Games for Lunch: Zen Bound
Developer: Secret Exit
Release Date: Feb. 24, 2009
System: iPod Touch/iPhone
ESRB Rating: N/A
Official Web site
0:00 When I first asked my friends and colleagues for game recommendations for my new iPod Touch, quite a few people mentioned this one. I'm looking forward to a game that doesn't require much attention or cause much stress.
0:01 The game says it's "designed for headphones," so I spend a minute digging up some ratty old earbuds. Wow ... the trippy music really does sounds a lot better echoing directly through my skull.
0:02 "Zen Bound is a game about slowing down and letting things happen at their own pace." I could use a game like that after a stressful tax season, let me tell you. Apparently I'll be painting structures by wrapping them with rope. Er ... that's not how painting works? Is it? I've never really painted...
0:02 I start with the "Tree of Reflection" because it sounds more, um, reflective than the "Tree of Challenge."
0:04 Immediately I'm impressed with the detailed 3-D graphics. The wooden block has a nice, convincing grain to it, and the tiny iPod handles the full 3-D animation with minimal jumpiness. I'm also digging the interface -- flicking my thumb to rotate the block, tilting the iPod to change the rope direction. It only takes 12.4 of the available 25 meters of rope to get the simple block 100-percent painted with a spiraling rope pattern. The game makes a strong, unique first impression.
0:06 Level 2 is a blocky wooden bunny, with a lot more crevices to get the rope caught in. I use this to my advantage, tucking the rope under his chin and through his legs. I quickly work up to 88-percent painted, then I accidentally end the level when I touch the rope to a flashing nail. My inner completist knows I could have gotten 100 percent, but the rest of me just wants to move on.
0:10 Level 3 is a dark wooden wolf. I spend a few minutes just rotating it in my thumbs, planning out the best method to cover it. The interface makes this incredibly easy -- it's like I'm really holding the thing in my hand. This feels like the future of gaming interfaces ... it really does.
0:13 The rope is actually getting in its own way when I cross over myself, raising up off the wood and preventing me from painting portions of the wood. The way it catches and snaps on the corners feels incredibly realistic, despite some frame rate sputtering on the part of the iPod. Kudos to whoever designed the physics engine.
0:15 Level 4 is all about tying up a wooden turtle. It just occurred to me that the steampunk/bondage/furry fetishists must LOVE this game.
0:17 The key to tying up a turtle completely is catching the rope around on the legs and neck. Good to know!
0:19 I'm glad I'm alone right now, because I'm sure I look quite mad with the way I'm tilting and tapping the iPod all about. Then again, I've played WarioWare: Twisted! on a crowded train, so I obviously don't care what strangers think of me.
0:22 Level 5's elephant goes down after being 89-percent covered in paint. I'm beginning to develop what I think is a semi-coherent strategy of spiraling to minimize rope use while maximizing painting. Working pretty well so far.
0:28 I'm 99-percent done with Level 6's crocodile when a large portion of my rope structure unravels with a snap. I guess I didn't catch on that corner well enough. No worries -- this time I use a simple cross knot to hold the rope in place.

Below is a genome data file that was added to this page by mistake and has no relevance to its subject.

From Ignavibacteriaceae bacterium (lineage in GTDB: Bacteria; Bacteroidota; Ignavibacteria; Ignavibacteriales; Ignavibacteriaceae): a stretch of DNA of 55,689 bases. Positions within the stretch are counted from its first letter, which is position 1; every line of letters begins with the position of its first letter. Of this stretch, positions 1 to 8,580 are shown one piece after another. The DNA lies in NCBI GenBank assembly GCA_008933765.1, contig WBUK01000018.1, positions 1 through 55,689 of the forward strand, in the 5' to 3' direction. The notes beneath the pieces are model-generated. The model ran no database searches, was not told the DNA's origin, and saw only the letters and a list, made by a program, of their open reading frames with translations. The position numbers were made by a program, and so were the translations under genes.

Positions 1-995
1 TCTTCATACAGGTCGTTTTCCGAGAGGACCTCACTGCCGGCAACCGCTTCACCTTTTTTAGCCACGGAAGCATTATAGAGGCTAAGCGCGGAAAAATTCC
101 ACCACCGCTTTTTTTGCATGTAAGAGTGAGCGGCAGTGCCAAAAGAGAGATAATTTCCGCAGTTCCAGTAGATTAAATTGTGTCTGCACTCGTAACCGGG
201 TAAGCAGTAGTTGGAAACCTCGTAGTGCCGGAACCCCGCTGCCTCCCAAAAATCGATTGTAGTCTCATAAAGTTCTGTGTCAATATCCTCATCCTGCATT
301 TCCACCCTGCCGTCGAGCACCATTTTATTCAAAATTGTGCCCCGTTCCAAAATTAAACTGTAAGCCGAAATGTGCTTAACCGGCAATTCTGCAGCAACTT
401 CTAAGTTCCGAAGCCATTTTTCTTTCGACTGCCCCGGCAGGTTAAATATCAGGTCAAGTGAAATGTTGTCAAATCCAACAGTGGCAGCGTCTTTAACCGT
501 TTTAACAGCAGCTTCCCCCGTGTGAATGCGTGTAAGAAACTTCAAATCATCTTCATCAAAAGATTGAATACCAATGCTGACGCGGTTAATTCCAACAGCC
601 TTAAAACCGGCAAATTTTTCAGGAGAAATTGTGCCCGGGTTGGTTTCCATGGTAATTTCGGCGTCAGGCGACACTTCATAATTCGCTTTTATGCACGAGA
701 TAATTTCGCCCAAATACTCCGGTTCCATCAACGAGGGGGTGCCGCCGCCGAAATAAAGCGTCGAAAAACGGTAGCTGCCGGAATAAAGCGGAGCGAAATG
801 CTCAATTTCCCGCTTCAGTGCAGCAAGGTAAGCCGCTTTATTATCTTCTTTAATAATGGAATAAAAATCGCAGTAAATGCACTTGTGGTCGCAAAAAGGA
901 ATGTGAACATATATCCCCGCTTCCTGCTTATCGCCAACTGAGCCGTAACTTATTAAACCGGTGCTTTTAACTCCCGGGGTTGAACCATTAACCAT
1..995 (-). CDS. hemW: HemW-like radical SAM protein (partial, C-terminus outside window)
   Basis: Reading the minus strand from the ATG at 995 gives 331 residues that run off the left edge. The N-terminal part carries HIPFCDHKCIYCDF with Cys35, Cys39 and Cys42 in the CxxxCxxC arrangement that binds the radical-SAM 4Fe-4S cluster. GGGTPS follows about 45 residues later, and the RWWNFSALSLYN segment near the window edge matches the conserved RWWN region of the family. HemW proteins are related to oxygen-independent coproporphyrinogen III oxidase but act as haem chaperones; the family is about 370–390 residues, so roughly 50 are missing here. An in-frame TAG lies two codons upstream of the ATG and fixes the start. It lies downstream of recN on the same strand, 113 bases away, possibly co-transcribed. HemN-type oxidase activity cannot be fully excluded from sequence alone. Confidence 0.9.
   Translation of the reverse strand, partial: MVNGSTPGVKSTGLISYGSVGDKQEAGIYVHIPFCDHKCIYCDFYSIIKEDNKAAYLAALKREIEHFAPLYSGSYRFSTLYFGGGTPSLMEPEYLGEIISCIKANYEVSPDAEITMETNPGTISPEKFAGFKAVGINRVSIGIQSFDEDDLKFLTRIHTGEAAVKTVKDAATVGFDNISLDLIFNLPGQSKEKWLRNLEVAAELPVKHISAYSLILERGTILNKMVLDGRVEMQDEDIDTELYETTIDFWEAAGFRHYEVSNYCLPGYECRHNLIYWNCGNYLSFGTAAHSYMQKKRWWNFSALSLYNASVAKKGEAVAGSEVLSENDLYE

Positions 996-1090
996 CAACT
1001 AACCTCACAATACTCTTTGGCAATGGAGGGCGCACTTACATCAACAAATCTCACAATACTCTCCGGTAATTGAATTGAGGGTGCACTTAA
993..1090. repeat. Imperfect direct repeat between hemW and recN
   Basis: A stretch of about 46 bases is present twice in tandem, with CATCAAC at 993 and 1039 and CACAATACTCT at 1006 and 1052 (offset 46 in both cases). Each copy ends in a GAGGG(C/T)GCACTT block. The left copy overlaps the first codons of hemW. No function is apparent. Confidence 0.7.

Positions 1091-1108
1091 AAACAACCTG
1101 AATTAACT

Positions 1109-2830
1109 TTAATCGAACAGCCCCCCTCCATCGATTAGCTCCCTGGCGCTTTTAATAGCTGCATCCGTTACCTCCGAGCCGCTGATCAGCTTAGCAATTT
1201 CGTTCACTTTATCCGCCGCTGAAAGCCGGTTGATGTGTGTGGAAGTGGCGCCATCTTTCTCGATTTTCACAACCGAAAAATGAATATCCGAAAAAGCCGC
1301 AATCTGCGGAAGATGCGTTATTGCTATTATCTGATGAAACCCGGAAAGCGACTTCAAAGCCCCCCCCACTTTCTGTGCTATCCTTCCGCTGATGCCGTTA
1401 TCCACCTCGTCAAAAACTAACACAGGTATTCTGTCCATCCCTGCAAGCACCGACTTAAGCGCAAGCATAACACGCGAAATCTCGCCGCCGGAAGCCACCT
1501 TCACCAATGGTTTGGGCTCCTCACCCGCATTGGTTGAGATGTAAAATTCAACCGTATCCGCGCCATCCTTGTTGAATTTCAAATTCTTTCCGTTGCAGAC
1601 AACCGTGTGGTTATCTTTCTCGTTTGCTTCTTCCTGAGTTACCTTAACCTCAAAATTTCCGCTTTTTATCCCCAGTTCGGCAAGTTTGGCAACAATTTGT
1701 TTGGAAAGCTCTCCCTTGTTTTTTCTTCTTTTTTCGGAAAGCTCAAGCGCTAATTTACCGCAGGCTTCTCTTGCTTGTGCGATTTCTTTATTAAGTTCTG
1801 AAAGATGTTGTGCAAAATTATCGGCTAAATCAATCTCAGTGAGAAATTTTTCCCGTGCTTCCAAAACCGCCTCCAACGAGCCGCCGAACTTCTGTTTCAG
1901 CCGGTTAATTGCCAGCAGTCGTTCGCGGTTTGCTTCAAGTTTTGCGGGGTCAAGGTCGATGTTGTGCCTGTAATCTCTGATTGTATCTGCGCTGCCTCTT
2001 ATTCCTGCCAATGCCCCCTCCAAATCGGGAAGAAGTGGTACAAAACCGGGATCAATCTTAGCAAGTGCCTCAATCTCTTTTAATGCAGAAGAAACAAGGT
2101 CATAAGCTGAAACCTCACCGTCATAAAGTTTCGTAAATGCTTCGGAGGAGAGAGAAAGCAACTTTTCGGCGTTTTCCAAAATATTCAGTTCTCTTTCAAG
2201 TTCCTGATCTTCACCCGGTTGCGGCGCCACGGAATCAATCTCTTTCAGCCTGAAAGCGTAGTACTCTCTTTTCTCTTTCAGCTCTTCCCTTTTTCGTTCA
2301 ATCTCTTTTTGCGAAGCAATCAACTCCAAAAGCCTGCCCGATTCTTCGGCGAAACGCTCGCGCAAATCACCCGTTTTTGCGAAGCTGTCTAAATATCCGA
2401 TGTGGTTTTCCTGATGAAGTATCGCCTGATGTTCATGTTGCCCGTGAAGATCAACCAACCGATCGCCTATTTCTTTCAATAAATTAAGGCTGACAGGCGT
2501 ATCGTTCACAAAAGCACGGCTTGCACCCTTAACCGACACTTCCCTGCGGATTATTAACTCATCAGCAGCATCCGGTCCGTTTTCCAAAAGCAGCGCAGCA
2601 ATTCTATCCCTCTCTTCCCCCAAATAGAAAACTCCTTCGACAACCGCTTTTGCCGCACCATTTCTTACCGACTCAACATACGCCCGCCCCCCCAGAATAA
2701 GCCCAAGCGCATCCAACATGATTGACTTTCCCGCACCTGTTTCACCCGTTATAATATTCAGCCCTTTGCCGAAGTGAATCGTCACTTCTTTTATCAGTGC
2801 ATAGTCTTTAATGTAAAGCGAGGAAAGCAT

0:32 I find myself making constant tiny adjustments to the camera angle so I can see the rope in relation to the wooden block. In most other games this would be a chore. With the intuitive interface here, it feels perfectly natural.
0:34 I believe this is the first game that has ever required me to make plans plan for rope cross-tension.
0:36 In Level 7 I have to slowly work the rope into a tiny gap to wrap it around a cat's tail. At first it looks like it'll be impossible, but enough fiddling with the position of the rope and block and it slides in there naturally. Nice!
0:37 My only pet peeve remains the end-point nail, which I keep accidentally getting caught on, ending the level prematurely. Why can't a menu pop up asking if I really want to stop?
0:38 After totally wrapping up that cat, I move on to the Tree of Challenge to see if this is going to get any harder or just remain an entertaining, relaxing trifle.
0:41 The first Challenge stage isn't all that challenging ... just a simple cement L-block. The only hard part comes at the end, when I realize a taut section of rope is blocking me from reaching the end. I eventually finagle a way around it, but the resulting twistings reduce my completion percentage from 99-percent to 98-percent. The completist inside me grumbles at this.
0:47 Challenge Level 2 is a stone stair that I conquer with a simple cross-stitch pattern. I'm not really impressed with these "Challenge" levels so far, I must say.
0:51 The third Challenge level gives me a record 100 meters of rope to hang myself. I run into some trouble crossing over my line too much, blocking my rope from hitting the block as it comes back around the thick sides. After trying to get those last few percentage points for many a minute, I settle for a 98 percent again. Stop grumbling, inner completist!
0:56 Level 4, named Protuberance, adds a small, er, protuberance to the L-block. It takes some real finesse to get the rope wrapped around it just so, in a way that won't interfere with my future wrapping. After that, though, it's easy to get 100 percent with a simple spiral shape.
Would I play this game for more than an hour? Yes.
Why? It's beautiful, intuitive, relaxing and utterly unique. What's not to like?
This column is based on a downloadable version of the game purchased by the columnist.
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